A group of asylum seekers who helped shelter American security agency whistle-blower Edward Snowden in Hong Kong in 2013 are facing deportation after the Immigration Department rejected their bid for protection.
The refugees now face detention and deportation, and their lawyers have 14 days to appeal and possibly extend their stay. "The decisions are completely unreasonable," their lawyer, Robert Tibbo, said yesterday. The procedures had been "manifestly unfair" toward his clients.
Tibbo said their cases had been rejected because their home countries were deemed safe. The refugees had said previously they were specifically asked by Hong Kong authorities about their links to Snowden, who fled from the United States and stayed in the SAR before being allowed into Russia.
"We now have less than two weeks to submit appeals before the families are deported," said Tibbo alongside the refugees, who were visibly distressed.
He said there is a risk his clients could be detained and their children placed in government custody.
The group includes a Sri Lankan couple with two young children, another man from Sri Lanka, and a woman from the Philippines and her five-year- old daughter. They were informed last week their asylum bids had failed.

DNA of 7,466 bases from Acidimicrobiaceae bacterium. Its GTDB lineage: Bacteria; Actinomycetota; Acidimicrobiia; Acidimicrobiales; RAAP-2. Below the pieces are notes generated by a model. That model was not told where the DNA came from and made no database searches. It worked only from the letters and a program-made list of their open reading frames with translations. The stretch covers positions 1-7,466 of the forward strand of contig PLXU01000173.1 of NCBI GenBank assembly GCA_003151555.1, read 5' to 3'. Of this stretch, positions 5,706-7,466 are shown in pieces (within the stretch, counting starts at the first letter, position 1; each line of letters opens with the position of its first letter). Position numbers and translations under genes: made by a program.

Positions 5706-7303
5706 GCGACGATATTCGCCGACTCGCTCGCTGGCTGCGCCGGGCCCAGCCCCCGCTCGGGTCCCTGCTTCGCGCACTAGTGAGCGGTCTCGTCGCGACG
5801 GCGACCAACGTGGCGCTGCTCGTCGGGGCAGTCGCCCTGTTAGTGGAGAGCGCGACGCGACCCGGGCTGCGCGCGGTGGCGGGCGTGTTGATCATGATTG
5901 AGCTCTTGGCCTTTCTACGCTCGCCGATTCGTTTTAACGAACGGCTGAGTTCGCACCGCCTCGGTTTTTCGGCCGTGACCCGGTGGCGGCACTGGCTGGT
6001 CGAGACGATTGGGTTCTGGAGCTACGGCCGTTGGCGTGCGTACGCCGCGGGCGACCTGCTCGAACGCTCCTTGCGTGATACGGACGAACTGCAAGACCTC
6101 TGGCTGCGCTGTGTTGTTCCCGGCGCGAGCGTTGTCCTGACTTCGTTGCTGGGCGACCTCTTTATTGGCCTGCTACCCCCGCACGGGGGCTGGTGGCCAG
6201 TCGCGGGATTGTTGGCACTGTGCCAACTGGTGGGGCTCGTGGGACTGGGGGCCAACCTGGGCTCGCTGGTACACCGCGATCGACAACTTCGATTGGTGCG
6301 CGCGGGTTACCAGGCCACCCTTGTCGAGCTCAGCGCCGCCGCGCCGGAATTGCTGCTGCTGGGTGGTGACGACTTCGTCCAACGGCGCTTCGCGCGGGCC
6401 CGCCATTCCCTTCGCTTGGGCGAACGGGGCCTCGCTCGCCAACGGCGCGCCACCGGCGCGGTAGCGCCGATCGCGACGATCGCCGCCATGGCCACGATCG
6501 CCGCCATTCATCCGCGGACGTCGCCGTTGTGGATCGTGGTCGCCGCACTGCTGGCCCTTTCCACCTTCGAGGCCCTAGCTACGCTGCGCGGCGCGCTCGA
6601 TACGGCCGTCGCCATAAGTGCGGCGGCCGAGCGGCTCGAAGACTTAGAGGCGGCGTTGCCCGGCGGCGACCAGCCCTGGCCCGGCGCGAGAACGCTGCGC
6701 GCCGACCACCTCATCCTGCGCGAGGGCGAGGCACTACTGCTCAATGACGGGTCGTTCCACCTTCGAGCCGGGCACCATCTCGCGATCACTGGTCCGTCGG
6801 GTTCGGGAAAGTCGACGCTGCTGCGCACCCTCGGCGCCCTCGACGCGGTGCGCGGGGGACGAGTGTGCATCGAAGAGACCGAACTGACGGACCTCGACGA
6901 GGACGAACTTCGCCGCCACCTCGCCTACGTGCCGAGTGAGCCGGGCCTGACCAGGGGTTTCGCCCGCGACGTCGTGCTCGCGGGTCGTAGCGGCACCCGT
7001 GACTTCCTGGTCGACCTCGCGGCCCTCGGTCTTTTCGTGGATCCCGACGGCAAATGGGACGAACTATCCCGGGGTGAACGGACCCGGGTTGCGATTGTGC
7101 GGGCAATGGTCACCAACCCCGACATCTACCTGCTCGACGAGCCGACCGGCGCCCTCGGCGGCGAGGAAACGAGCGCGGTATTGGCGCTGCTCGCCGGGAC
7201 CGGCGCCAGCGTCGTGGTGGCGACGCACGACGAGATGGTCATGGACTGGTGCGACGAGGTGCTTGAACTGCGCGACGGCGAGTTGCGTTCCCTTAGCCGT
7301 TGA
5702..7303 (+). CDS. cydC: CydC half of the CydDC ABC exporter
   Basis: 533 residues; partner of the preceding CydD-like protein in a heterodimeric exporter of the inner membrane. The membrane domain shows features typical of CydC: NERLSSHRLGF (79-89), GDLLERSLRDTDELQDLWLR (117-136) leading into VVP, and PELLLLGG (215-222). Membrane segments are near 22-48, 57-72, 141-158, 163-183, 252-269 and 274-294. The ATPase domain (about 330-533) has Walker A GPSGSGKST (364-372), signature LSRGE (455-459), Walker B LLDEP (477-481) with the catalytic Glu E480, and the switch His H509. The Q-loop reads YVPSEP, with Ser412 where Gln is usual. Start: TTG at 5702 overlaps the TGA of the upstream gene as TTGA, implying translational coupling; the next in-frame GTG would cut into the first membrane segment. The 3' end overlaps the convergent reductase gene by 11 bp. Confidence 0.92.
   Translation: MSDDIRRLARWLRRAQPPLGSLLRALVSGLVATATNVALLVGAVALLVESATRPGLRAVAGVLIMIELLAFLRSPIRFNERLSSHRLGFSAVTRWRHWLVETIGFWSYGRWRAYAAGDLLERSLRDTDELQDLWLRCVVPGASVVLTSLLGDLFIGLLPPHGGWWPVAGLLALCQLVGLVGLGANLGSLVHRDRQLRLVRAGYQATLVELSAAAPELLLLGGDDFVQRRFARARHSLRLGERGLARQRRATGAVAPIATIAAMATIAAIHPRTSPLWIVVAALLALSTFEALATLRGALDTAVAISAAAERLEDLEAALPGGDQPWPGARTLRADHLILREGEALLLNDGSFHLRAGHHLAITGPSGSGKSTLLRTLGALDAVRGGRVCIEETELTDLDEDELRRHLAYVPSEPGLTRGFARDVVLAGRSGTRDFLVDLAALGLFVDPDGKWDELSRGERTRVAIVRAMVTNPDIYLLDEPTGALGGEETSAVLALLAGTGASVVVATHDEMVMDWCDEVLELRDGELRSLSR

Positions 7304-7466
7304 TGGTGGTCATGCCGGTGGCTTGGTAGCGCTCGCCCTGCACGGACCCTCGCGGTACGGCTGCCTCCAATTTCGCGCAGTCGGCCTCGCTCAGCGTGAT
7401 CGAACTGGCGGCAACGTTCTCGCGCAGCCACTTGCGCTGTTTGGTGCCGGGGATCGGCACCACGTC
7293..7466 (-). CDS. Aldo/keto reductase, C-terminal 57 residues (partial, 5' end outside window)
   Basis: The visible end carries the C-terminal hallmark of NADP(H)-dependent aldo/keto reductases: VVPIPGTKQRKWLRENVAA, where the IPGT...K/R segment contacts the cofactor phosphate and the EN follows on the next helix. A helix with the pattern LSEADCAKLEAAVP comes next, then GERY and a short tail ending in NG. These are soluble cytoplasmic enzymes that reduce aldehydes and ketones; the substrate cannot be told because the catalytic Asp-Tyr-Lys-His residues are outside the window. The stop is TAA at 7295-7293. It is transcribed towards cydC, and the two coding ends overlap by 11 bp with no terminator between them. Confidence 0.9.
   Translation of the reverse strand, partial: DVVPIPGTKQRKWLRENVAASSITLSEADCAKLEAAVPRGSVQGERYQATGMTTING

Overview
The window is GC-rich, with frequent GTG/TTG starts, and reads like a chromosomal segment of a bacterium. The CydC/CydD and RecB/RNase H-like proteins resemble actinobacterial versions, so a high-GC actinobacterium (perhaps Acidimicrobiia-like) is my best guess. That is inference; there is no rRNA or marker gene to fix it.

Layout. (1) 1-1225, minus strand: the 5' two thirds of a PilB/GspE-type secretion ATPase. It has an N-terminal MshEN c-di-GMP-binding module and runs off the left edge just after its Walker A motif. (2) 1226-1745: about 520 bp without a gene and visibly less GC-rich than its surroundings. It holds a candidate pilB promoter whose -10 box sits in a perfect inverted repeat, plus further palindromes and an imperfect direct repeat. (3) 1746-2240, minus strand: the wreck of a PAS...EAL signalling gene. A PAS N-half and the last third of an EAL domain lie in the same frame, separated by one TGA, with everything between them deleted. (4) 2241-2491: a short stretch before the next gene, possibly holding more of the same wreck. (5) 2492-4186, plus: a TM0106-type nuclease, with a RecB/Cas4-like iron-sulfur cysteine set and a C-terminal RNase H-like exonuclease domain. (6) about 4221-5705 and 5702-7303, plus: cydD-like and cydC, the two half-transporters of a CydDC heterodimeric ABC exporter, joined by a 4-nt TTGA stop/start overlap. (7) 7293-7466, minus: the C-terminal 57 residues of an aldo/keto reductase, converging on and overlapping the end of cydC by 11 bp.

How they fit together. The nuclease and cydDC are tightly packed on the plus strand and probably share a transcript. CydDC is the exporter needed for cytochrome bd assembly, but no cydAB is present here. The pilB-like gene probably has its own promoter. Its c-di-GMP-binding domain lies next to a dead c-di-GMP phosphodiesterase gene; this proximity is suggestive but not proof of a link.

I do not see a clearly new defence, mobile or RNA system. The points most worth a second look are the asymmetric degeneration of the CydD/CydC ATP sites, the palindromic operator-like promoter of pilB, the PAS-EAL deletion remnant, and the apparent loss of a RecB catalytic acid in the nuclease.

The impoverished refugees helped the former National Security Agency contract worker evade authorities in 2013 by hiding him in their cramped homes after he initiated one of the largest data leaks in US history. They have spent years hoping government officials would recognize their cases and save them from being sent back to their home countries, where they say they were persecuted.
However, immigration authorities also rejected their protection claims yesterday.
Snowden, who went underground after leaving his initial hotel bolthole for fear of being discovered, was fed and looked after by the refugees for about two weeks. Their stories only came out late last year. The group claimed they experienced torture and persecution in their own countries and cannot safely return.
Their lawyers and several legislators have said two of the Sri Lankans have been targeted by agents from their home country who traveled to Hong Kong.
Hong Kong is not a signatory to the Unitedf Nations' refugee convention and does not grant asylum. But it is bound by the UN Convention against Torture and Other Cruel, Inhuman or Degrading Treatment or Punishment and will consider claims for protection on those grounds.
The refugees' lawyers separately lodged an asylum petition with the Canadian government in March and yesterday called for that process to be expedited.